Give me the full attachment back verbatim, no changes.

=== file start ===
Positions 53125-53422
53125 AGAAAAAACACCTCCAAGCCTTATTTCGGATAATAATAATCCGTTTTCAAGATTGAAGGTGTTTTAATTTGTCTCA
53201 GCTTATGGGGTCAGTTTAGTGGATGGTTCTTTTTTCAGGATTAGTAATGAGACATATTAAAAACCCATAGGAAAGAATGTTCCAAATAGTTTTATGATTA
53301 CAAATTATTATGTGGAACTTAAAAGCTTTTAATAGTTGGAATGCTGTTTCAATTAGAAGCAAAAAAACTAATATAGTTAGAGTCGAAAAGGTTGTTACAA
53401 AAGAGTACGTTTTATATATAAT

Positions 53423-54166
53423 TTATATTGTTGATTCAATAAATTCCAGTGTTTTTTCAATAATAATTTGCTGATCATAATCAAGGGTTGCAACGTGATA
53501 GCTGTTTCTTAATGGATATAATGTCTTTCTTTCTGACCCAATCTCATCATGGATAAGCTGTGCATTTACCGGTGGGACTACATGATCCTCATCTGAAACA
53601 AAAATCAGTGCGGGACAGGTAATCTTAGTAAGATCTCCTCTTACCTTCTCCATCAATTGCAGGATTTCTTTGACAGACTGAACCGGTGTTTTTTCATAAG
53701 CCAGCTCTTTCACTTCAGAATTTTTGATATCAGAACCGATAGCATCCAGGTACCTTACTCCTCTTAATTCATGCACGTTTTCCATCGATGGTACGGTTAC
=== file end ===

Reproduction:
Positions 53125-53422
53125 AGAAAAAACACCTCCAAGCCTTATTTCGGATAATAATAATCCGTTTTCAAGATTGAAGGTGTTTTAATTTGTCTCA
53201 GCTTATGGGGTCAGTTTAGTGGATGGTTCTTTTTTCAGGATTAGTAATGAGACATATTAAAAACCCATAGGAAAGAATGTTCCAAATAGTTTTATGATTA
53301 CAAATTATTATGTGGAACTTAAAAGCTTTTAATAGTTGGAATGCTGTTTCAATTAGAAGCAAAAAAACTAATATAGTTAGAGTCGAAAAGGTTGTTACAA
53401 AAGAGTACGTTTTATATATAAT

Positions 53423-54166
53423 TTATATTGTTGATTCAATAAATTCCAGTGTTTTTTCAATAATAATTTGCTGATCATAATCAAGGGTTGCAACGTGATA
53501 GCTGTTTCTTAATGGATATAATGTCTTTCTTTCTGACCCAATCTCATCATGGATAAGCTGTGCATTTACCGGTGGGACTACATGATCCTCATCTGAAACA
53601 AAAATCAGTGCGGGACAGGTAATCTTAGTAAGATCTCCTCTTACCTTCTCCATCAATTGCAGGATTTCTTTGACAGACTGAACCGGTGTTTTTTCATAAG
53701 CCAGCTCTTTCACTTCAGAATTTTTGATATCAGAACCGATAGCATCCAGGTACCTTACTCCTCTTAATTCATGCACGTTTTCCATCGATGGTACGGTTAC